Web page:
Decreased sales to China offset have increased cheese exports and record whey-lactose shipments to Southeast Asia.

Lost sales to China due to retaliatory tariffs and African swine fever, plus strong competition elsewhere from European and New Zealand suppliers, resulted in a decreased U.S. export volume in the first half of 2019. Shipments of milk powders, cheese, butterfat, whey products and lactose were 1 million tons, a decrease of 14 percent from the previous year’s record pace. Exports of those major products to China decreased 54 percent, while sales to other markets increased 5 percent.

Overall value of U.S. dairy exports reached $2.95 billion in the first half, an increase for the third-straight year. Suppliers saw notable gains in sales value to Mexico, Southeast Asia, South Korea, Canada and South America, offsetting a large decline in sales to China.

Bright spots for the first half of the year included increased cheese exports, record whey and lactose sales to Southeast Asia, and record fluid-milk-cream shipments.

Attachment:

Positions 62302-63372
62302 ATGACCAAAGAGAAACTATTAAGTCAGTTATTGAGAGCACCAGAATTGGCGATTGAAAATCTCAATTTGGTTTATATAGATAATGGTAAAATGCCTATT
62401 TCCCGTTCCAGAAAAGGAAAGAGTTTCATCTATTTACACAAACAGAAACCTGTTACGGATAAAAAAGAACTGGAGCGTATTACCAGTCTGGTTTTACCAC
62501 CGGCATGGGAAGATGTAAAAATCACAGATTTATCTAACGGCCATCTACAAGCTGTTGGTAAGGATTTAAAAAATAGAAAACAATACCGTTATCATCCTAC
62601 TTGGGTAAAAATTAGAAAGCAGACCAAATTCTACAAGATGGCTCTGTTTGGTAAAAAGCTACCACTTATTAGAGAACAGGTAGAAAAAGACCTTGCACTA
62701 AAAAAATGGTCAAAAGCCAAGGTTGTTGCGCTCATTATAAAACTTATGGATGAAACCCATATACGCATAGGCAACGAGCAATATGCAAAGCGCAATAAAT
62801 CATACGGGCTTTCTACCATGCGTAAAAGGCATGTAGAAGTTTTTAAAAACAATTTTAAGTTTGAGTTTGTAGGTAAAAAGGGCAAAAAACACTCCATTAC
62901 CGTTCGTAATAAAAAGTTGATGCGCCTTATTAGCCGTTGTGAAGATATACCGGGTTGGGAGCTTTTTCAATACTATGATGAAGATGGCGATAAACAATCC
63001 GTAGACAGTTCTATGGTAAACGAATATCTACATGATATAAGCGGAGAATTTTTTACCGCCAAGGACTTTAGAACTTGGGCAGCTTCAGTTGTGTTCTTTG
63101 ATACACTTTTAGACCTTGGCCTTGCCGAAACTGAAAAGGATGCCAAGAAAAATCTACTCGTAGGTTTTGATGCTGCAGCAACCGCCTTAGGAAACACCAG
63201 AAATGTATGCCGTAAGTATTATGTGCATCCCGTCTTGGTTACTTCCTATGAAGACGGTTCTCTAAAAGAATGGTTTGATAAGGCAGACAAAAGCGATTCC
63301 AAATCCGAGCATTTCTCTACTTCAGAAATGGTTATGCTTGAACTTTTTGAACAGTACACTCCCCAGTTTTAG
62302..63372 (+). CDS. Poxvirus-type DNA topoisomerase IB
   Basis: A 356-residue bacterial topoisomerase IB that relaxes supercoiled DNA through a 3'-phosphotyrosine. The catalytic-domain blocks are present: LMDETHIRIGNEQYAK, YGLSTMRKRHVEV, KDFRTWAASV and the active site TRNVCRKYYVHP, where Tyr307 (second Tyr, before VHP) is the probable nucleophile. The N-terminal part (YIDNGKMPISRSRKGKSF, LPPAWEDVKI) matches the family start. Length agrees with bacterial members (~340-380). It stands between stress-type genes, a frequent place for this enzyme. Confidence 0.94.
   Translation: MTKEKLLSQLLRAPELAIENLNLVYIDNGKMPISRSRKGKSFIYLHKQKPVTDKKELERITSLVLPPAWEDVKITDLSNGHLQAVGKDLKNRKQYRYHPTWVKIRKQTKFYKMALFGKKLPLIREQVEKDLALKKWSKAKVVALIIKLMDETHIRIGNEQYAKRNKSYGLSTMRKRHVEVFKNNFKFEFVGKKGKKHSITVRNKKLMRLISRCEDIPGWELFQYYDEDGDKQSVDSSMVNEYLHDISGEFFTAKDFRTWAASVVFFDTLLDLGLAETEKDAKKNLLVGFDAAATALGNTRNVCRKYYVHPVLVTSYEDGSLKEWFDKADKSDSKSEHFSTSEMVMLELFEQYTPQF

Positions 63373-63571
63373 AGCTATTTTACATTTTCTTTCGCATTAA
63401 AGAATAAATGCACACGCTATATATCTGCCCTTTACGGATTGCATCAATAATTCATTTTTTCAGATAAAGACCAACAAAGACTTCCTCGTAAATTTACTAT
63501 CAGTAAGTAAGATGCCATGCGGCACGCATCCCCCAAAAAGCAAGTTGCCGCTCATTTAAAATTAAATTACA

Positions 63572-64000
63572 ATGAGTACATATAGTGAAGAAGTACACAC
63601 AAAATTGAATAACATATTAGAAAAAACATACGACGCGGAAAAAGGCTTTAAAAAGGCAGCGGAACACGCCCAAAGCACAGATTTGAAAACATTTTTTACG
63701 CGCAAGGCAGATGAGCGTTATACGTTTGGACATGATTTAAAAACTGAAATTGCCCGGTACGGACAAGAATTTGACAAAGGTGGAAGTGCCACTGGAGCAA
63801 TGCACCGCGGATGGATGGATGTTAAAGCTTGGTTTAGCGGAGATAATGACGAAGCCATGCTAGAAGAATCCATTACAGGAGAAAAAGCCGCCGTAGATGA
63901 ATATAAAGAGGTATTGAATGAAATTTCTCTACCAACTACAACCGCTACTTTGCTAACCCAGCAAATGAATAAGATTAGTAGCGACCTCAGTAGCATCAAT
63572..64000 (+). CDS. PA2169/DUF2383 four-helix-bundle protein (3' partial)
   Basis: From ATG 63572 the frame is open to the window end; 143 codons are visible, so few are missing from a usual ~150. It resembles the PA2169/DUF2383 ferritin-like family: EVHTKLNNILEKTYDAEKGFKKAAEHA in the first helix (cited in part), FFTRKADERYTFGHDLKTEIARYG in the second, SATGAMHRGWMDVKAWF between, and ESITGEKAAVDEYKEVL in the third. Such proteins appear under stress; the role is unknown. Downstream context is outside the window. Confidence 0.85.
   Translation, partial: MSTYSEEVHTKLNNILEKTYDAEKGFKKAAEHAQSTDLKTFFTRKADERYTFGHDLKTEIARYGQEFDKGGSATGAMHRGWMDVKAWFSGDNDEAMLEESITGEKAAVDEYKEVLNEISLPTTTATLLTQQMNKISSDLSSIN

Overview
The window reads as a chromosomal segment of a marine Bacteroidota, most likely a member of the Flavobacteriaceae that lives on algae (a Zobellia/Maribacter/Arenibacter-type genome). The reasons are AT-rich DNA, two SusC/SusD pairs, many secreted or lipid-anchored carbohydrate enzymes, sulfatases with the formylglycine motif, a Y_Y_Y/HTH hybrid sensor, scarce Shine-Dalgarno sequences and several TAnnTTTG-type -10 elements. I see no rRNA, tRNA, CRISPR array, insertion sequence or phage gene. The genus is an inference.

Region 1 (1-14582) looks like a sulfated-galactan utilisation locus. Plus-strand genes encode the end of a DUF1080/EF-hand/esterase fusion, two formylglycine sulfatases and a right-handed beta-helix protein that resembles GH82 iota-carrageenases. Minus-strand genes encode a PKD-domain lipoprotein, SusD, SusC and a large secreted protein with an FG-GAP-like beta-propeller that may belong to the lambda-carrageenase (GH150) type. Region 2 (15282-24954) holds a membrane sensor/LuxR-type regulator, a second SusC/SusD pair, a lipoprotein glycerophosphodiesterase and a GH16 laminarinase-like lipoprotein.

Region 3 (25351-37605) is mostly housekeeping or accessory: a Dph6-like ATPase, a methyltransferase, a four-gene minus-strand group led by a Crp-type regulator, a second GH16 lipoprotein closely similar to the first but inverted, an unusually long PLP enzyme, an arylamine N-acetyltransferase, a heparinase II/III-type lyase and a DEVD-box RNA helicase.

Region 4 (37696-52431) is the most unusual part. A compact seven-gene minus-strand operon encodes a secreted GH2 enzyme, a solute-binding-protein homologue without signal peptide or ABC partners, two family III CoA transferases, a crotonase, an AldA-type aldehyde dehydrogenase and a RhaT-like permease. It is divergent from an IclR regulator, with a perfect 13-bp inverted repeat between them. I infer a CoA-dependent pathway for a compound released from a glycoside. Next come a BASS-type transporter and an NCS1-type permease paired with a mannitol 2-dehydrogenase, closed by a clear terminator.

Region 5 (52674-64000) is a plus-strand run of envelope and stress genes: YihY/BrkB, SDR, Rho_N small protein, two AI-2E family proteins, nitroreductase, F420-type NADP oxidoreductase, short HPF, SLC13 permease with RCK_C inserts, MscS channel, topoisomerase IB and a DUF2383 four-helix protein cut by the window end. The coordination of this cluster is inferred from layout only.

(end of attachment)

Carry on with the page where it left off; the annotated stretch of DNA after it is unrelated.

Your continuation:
Cheese exports in the first half of 2019 were 193,169 tons, an increase of 4 percent from a year ago. It’s the most since 2014.

U.S. suppliers posted record volumes.

  • South Korea increased 26 percent.
  • Southeast Asia increased 16 percent.
  • Central America increased 28 percent.
  • The Middle East/North Africa region increased 16 percent.

Those offset declines in shipments to Mexico – a decrease of 15 percent – and China – a decrease of 46 percent.

Nonfat-dry-milk-powder and skim-milk-powder exports failed to match the previous year’s record pace. First-half volume was 327,755 tons, a decrease of 15 percent. Volume was less in all major markets, including in Mexico with a decrease of 5 percent and Southeast Asia with a decrease of 10 percent. The United States lost share to European suppliers when the European Union’s sizable public-intervention stocks – which had hung over the market for the past four years – made their way to private hands that sold products at a discounted price. U.S. suppliers also faced competition from New Zealand exporters, who sought to clear production from a record flush in 2018-2019.